According to K.G. Krishnamoorthy Rao, MD and chief executive (CEO) of Future Generali India Insurance Co. Ltd, reinsurance rates may rise 15-20% for catastrophe cover.

Recent natural disasters such as the earthquake in New Zealand and floods in Australia did not prompt a review in reinsurance rates because there was enough excess capital to cover the damage.

The overall damage from the earthquake and tsunami is as much as 25 trillion yen (Rs 14 trillion), almost four times that caused by Hurricane Katrina in the US, Japan’s government estimated on 23 March.

The Japanese disaster has forced global reinsurers to increase charges by at least 10% while renewing treaties. Indian firms have already seen a 5-10% rise in insurance premiums in the past few years as the general insurers have been moving to a better pricing model to prevent losses due to price wars and high claims they have been facing in a de-tariffed regime.

This rise in premiums, combined with a further 10% rise on account of higher reinsurance cost, may force Indian firms to shell out up to 20% higher premiums for securing cover in fiscal 2012 for industries, projects, properties, plants and workers.

“We’ll come to know about any hike in rates when our policies are due for renewal," said S.K. Joshi, director (finance) at Bharat Petroleum Corp. Ltd. “Insurance rates are a function of supply and demand. In the past also, when emergencies occurred, rates have been influenced accordingly."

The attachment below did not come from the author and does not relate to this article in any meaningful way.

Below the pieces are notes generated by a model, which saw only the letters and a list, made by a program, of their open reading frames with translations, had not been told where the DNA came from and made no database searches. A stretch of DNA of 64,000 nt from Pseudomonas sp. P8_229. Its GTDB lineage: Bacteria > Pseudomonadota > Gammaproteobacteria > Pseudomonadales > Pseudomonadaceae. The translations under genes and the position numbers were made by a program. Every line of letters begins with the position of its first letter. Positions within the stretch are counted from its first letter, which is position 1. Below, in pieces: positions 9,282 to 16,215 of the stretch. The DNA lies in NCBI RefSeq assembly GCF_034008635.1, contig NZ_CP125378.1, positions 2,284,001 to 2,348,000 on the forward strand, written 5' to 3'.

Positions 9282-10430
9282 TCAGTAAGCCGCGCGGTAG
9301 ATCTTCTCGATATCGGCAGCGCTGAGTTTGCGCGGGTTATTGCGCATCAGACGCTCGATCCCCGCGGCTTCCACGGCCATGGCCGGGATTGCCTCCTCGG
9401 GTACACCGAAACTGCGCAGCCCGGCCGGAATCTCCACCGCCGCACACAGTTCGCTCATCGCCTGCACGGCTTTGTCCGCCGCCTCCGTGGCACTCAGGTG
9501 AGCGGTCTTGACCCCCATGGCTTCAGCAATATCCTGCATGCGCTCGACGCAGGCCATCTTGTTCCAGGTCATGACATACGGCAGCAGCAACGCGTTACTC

There may not be any immediate impact on premiums for some treaties as the terms have already been finalized, said Rao. “But they may increase by 20% next year. For insurance cover provided to the companies, 20-25% of the total cover is given on acts of God," he said.

Claims ratios in these policies are currently in the range of 70-80%.

Dinyar Jivaasha, group global head and senior vice-president (corporate risk and insurance management) at Essar Group, said: “We are lucky that we renewed most of our insurance around 31 January. But those who had not renewed their policies before the crisis may have to pay an additional 10-15% premium."

According to Vijay Pawar, CEO and executive director of Reliance General Insurance Co. Ltd, if losses in Japan top $20 billion (Rs 89,400 crore), there will be an impact on the reinsurance cost. “Our main support is GIC and we will understand the impact only after 1 April," he said.

Air India, the largest buyer of non-life insurance policies in India, has a total exposure of $8.5 billion for risks perceived on its fleet of 145 aircraft. ICICI Lombard General Insurance Co. Ltd is the major non-life insurer for Air India.

Another major domestic buyer of non-life insurance is Oil and Natural Gas Corp. Ltd (ONGC). It takes an insurance package for offshore operations which is reinsured in London. The total asset value to be insured for 2012 is $27.56 billion and the premium for all ONGC operations is about $45 million, said an official who did not want to be named.

ONGC is insured by a consortium led by United India. “About 10% of the risk is held by the consortium and 90% is transferred for reinsurance in the London market," said the official.

P.R. Sanjai contributed to this story.